My job at AIP brings me into contact with hundreds of books a day. Since the books are all science related I don’t get as sidetracked as I usually would, although there are some titles that sound really interesting even to a layperson. However, I do come across a lot of really neat covers and illustrations. I started taking photos of my favorites, and I thought they would be fun to post here. I’ll have to go back and find some of the other books I saw earlier – there are some particularly fantastic old catalogs of scientific instruments I flipped through during my first few weeks on the job.
The stacks at the Niels Bohr Library and Archives.
Last week I was working my way through the reference section when I came across the 11th edition of the Encyclopædia Britannica (1910-1911). Apparently this is an especially beloved edition due to the quality of its entries (both in terms of writing and scholarship) and its pre-WWI outlook on the world. I took a peek at some of the entries, which are written in kind of a narrative style. AJ Jacobs, an American journalist who read the entire 15th edition of the EB (and wrote about it in his book The Know-It-All: One Man’s Humble Quest to Become the Smartest Person in the World), noted that compared to more modern editions, reading the 11th is like reading a Faulkner novel instead of an instruction manual.”1
While working on vol. 13 I opened to a page that included the entry for “harpy” (the species of eagle). In all honesty, I had no idea that there was such a bird – I only thought of harpy in terms of the mythological creature or as a derogatory name for annoying women. The entry was interesting, but I love the strange illustration. For comparison, here’s a photo of a Harpy Eagle.
Because the 11th edition is in the public domain, you can read the entire entry here. In part, though, the harpy is “a large diurnal bird of prey, so named after the mythological monster of the classical poets . . . an inhabitant of the warmer parts of America from Southern Mexico to Brazil . . . its habits have come very little under the notice of naturalists, and what is said of them by the older writers must be received with some suspicion. A cursory inspection of the bird . . . its size, and its enormous bill and talons, at once suggest the vast powers of destruction imputed to it, and are enough to account for the stories told of its ravages on mammals sloths, fawns, peccaries and spider-monkeys. It has even been asserted to attack the human race. How much of this is fabulous there seems no means at present of determining, but some of the statements are made by veracious travellers D’Orbigny and Tschudi . . . (A. N.)”2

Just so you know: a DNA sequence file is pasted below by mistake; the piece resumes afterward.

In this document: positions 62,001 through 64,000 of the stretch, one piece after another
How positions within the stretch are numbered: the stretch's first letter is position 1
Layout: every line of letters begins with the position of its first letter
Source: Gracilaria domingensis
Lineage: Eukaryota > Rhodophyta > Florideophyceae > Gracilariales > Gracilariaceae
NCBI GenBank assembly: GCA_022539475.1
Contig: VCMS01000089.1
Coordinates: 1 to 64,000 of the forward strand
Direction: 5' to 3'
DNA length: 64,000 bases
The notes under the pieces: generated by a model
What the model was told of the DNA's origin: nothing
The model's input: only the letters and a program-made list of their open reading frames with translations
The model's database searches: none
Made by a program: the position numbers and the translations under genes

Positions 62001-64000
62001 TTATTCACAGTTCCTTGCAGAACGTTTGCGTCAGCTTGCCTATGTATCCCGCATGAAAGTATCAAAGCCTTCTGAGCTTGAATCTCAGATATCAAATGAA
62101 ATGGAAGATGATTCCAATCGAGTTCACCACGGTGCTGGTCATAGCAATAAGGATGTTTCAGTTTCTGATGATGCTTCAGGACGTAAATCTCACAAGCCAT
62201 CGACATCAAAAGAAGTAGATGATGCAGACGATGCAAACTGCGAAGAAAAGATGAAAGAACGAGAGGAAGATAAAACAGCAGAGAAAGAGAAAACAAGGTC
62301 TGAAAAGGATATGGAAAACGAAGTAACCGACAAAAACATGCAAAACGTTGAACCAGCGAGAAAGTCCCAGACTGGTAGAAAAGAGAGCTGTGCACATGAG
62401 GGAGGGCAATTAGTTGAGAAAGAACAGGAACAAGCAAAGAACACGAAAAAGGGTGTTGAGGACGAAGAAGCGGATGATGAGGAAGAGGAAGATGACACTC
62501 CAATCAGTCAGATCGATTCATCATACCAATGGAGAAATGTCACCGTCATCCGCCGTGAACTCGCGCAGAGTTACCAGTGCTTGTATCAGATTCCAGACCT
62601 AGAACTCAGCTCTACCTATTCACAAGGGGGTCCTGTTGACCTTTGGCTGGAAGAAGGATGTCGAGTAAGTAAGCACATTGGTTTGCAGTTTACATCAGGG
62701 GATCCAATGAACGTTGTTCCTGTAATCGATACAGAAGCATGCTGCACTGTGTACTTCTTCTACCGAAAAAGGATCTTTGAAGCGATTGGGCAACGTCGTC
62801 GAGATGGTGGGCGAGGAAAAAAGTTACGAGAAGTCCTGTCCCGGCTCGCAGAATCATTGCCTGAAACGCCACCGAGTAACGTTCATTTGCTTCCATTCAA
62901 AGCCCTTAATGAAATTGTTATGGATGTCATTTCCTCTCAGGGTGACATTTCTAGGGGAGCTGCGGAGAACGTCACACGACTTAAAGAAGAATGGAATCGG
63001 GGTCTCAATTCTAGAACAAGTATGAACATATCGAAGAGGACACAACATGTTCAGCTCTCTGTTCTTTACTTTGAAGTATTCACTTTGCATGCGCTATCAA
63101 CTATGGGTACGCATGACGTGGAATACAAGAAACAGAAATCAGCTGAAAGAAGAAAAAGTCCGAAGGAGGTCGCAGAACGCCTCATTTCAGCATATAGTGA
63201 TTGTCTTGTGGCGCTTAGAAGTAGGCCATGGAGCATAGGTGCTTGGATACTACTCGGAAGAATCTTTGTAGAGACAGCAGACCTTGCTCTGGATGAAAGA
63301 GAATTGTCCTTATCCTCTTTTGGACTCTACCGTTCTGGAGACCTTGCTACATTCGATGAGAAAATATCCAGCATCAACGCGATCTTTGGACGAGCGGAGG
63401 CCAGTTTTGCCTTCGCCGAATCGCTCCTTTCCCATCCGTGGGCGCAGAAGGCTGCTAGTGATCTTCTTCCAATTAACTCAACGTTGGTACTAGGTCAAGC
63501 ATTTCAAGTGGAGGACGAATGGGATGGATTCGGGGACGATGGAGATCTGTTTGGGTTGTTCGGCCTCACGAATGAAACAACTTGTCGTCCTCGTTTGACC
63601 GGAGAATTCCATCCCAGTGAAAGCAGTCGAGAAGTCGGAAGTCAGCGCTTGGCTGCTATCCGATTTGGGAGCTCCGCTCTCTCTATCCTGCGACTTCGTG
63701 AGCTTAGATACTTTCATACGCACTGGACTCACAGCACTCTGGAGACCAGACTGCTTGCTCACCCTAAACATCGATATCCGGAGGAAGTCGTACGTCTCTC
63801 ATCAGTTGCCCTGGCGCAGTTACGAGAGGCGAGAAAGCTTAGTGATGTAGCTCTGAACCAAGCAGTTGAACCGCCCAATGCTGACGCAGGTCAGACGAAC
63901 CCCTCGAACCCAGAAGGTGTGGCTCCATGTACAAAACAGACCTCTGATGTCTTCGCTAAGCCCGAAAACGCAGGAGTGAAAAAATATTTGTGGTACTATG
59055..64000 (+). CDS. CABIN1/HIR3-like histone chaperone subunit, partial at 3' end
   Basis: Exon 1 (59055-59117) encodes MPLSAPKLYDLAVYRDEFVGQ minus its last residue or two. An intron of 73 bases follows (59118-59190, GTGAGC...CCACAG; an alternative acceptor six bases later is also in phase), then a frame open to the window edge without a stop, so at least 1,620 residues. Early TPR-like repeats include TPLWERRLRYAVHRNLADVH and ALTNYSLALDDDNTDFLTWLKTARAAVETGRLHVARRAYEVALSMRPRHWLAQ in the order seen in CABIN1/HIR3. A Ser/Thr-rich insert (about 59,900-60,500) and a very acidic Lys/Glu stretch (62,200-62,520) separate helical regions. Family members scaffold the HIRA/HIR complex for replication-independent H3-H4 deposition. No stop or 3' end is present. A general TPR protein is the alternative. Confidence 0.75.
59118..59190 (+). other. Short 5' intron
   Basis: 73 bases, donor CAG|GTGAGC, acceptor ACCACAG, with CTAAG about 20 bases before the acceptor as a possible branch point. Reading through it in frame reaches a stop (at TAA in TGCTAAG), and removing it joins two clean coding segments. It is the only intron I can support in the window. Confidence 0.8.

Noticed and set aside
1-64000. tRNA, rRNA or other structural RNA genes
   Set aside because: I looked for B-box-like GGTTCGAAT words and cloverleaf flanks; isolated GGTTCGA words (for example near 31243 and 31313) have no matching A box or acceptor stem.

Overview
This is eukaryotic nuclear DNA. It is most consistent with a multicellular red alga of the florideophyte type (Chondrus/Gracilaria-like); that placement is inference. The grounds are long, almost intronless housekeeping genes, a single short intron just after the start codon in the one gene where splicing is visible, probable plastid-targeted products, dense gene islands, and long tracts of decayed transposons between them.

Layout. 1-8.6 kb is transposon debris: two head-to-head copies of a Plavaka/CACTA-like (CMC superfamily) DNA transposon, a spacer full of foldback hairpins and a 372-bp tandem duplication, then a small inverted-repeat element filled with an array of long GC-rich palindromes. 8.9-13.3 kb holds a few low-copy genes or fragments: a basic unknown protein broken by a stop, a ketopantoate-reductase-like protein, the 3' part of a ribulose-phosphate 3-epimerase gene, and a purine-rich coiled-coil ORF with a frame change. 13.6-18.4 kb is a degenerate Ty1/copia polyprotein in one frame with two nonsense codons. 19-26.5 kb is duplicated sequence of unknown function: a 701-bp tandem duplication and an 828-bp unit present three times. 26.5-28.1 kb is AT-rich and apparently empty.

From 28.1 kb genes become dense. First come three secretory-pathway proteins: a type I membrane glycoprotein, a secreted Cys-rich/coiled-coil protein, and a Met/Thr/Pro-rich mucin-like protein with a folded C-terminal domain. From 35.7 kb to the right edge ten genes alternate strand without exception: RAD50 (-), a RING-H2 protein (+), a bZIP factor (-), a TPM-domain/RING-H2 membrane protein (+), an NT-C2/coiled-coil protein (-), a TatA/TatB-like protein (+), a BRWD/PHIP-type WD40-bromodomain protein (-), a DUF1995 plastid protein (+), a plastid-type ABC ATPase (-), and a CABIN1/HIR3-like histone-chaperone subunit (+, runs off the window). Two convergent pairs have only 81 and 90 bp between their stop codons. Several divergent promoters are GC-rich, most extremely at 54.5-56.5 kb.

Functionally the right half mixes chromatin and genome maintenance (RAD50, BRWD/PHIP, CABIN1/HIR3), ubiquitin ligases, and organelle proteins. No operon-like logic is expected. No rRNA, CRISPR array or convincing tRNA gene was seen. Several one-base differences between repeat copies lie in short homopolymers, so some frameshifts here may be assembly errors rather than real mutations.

I also really like the illustration on the facing page for hen-harriers. These are also birds of prey (find a photo here).
I didn’t have time to ready any other entries or flip through for more illustrations, but this seems like an encyclopedia I wouldn’t mind revisiting. The entries hold the same antiquarian charm (and everything that comes with that) as Samuel Johnson’s definitions in A Dictionary of the English Language.
Next time I’ll have much more science-y stuff to show you. Get ready for covers from my favorite age of American book design (roughly the 1870s through the 1920s)!
1 AJ Jacobs as quoted in Pedersen, Nate. “The magic of Encyclopedia Britannica’s 11th edition.” books. The Guardian. 10 Apr 2012. [accessed 25 Jan 2013]
2 N., A. “Harpy.” The Encyclopaedia Britannica. 11th ed. 1910-1911. [accessed here 25 Jan 2013]